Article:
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Resumes and Cover Letters Belong Together

Dec 22, 2007
Even if the recipient knows who you are and sees that your package was sent by you because of the return address label, they are bound to wonder why you are sending the package unless it is your birthday.

Taking the scenario a bit farther, suppose you were a company sending them a package as a marketing tool. Without a message included in a card or in a promotional letter, they would be confused.

Now pretend that you are a HR Manager in a busy Human Resource Department of a large product distribution company that has over 15 divisions on a large complex divided between four buildings.

This company is always growing, has many different types of job openings, a fabulous website, and is constantly advertising for new talent. As you can imagine, the resumes that pour in by email, postal mail, and fax is overwhelming to say the least. Screening these resumes is a full time job in itself!

Now, a resume is faxed over without a cover letter. It is very impressive. The person has fifteen years of well-rounded experience that includes five strong positions in the areas of sales, customer service, billing and collections, events coordinator, and computer trainer. Wow, they can do almost anything! But what position are they looking for and why are they contacting the company?

The company has many openings, so they are not sure what position this job seeker is applying for. The manager wonders if the job seeker is exploring their options (cold-calling) or answering an advertised job vacancy (ad response). Since they ran several ads, they are still confused.

There is no objective at the top of the resume because the job seeker did not want to lock himself or herself in to one position and there is no accompanying cover letter! Without the cover letter, the result is the same as a job seeker showing up unexpectedly for a job interview.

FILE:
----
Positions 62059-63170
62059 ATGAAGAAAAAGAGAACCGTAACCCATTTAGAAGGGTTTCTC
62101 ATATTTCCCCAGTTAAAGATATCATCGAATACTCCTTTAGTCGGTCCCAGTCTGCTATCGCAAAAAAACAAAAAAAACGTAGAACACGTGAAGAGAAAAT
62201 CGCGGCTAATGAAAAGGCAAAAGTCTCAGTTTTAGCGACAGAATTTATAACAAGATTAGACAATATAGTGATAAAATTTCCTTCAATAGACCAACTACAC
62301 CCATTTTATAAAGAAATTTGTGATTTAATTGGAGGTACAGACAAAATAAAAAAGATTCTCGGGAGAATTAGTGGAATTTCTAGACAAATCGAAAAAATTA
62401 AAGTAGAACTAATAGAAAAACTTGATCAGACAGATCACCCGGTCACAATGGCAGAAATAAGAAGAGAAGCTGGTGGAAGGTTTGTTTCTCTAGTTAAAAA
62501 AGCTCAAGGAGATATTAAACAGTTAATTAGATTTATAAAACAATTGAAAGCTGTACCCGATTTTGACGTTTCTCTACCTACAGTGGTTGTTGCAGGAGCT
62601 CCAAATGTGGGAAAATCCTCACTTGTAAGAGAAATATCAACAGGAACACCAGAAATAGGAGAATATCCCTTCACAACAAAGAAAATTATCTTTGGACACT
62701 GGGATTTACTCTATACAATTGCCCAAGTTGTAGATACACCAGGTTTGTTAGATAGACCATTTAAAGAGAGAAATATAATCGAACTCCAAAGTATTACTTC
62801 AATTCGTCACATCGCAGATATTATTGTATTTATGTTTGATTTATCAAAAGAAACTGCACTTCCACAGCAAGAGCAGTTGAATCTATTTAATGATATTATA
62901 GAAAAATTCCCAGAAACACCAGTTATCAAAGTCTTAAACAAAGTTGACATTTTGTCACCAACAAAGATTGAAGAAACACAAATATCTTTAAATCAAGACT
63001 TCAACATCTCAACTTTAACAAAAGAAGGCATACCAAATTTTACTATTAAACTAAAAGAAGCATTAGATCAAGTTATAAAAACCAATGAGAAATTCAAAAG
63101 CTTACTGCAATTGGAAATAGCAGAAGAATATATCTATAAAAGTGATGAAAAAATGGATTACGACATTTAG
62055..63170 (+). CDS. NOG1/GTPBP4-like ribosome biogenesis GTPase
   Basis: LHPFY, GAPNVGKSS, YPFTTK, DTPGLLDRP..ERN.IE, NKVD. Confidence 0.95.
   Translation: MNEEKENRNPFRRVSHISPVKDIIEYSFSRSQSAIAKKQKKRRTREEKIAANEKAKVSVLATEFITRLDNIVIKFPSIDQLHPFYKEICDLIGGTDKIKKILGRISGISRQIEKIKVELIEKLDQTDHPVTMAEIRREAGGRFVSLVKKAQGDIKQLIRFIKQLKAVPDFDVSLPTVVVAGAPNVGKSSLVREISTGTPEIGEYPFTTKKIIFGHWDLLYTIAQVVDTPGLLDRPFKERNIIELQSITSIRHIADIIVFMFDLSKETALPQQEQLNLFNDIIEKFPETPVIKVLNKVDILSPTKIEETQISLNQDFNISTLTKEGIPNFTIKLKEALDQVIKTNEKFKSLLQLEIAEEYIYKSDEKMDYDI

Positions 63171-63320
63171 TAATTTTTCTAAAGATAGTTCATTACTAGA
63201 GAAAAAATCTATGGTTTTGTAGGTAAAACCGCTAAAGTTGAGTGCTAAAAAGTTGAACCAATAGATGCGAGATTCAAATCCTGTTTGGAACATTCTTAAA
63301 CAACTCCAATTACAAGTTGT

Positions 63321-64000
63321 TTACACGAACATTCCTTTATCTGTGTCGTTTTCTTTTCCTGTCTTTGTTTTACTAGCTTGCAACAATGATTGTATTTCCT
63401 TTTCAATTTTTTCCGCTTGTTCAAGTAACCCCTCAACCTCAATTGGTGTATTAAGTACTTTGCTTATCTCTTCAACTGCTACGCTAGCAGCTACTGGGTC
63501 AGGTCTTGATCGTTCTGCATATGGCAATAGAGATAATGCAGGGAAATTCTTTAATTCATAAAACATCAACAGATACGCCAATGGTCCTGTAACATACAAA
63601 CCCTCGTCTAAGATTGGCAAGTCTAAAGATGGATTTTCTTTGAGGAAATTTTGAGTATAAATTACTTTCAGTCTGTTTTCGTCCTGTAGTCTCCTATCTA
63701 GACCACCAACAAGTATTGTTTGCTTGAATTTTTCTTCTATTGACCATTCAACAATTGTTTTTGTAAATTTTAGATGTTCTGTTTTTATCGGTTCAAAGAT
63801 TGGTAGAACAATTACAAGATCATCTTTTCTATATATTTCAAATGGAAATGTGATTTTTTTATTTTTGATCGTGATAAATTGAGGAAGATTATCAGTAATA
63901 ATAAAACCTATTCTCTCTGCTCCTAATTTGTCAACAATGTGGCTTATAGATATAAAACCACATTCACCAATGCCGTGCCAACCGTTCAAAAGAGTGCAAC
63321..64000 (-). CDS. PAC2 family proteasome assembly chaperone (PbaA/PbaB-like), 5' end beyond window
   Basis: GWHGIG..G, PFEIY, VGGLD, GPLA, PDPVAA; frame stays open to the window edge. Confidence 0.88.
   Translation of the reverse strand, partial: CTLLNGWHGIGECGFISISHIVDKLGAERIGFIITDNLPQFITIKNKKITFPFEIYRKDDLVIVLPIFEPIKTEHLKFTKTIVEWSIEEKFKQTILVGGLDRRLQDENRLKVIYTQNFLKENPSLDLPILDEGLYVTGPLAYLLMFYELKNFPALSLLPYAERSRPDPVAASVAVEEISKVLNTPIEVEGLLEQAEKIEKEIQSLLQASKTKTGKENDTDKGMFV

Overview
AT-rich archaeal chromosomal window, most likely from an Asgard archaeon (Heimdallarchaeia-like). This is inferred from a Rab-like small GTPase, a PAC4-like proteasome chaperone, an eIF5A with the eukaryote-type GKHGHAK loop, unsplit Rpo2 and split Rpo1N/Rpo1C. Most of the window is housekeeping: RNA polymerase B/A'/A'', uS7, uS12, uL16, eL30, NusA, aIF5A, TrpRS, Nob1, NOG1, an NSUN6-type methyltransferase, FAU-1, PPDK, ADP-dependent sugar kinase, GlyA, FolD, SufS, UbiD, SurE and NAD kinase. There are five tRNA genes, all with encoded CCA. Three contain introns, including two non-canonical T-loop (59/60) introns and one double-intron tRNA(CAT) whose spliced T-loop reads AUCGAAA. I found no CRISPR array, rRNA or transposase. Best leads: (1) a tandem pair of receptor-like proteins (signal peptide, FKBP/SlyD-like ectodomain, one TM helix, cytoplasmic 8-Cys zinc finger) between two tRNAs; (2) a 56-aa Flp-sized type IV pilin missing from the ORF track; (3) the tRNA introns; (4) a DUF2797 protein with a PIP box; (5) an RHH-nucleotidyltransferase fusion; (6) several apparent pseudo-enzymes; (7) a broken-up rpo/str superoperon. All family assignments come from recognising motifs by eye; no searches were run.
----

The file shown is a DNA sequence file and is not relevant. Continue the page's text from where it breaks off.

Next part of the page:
There are just too many unanswered questions. How can we help you? Were you scheduled for an interview with someone? In the event that the hiring manager were gracious enough to make your trip worth your while, and hopefully their while too, they still have to wonder what position are you interested in and what you have done to qualify for the position.

Unfortunately, in the case where you are not standing in front of them to answer all of these unanswered questions, the resume is going end up in the trash. A busy company just does not have the time to call a job seeker to ask them what position they are interested in with their company. Nor do they have time to figure it out.

The only time it is acceptable to send a resume without a cover letter is when the company indicates to send the resumes only in their advertisement. Otherwise, it is best to send a cover letter even when it is not specified to send one. Remember, the cover letter needs the resume and the resume needs the cover letter. Together they are truly a dynamic duo! It is your first impression. Make it count!
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